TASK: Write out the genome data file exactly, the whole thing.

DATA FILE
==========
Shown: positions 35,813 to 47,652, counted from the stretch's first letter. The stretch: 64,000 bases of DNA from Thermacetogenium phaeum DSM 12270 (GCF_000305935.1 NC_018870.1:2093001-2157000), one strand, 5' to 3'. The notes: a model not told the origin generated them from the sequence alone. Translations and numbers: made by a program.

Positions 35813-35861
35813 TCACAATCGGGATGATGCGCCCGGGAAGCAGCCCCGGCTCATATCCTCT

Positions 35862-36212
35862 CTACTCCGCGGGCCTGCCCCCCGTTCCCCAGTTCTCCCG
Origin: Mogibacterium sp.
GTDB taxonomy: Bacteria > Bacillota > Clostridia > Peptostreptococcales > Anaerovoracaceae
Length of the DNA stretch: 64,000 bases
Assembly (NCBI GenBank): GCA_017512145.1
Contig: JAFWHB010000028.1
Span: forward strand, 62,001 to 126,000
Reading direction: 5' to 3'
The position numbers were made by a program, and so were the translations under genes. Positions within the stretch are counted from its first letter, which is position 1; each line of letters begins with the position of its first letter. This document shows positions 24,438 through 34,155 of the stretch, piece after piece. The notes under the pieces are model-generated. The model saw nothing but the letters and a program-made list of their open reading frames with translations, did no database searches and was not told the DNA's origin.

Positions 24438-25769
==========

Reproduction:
Shown: positions 35,813 to 47,652, counted from the stretch's first letter. The stretch: 64,000 bases of DNA from Thermacetogenium phaeum DSM 12270 (GCF_000305935.1 NC_018870.1:2093001-2157000), one strand, 5' to 3'. The notes: a model not told the origin generated them from the sequence alone. Translations and numbers: made by a program.

Positions 35813-35861
35813 TCACAATCGGGATGATGCGCCCGGGAAGCAGCCCCGGCTCATATCCTCT

Positions 35862-36212
35862 CTACTCCGCGGGCCTGCCCCCCGTTCCCCAGTTCTCCCG
Origin: Mogibacterium sp.
GTDB taxonomy: Bacteria > Bacillota > Clostridia > Peptostreptococcales > Anaerovoracaceae
Length of the DNA stretch: 64,000 bases
Assembly (NCBI GenBank): GCA_017512145.1
Contig: JAFWHB010000028.1
Span: forward strand, 62,001 to 126,000
Reading direction: 5' to 3'
The position numbers were made by a program, and so were the translations under genes. Positions within the stretch are counted from its first letter, which is position 1; each line of letters begins with the position of its first letter. This document shows positions 24,438 through 34,155 of the stretch, piece after piece. The notes under the pieces are model-generated. The model saw nothing but the letters and a program-made list of their open reading frames with translations, did no database searches and was not told the DNA's origin.

Positions 24438-25769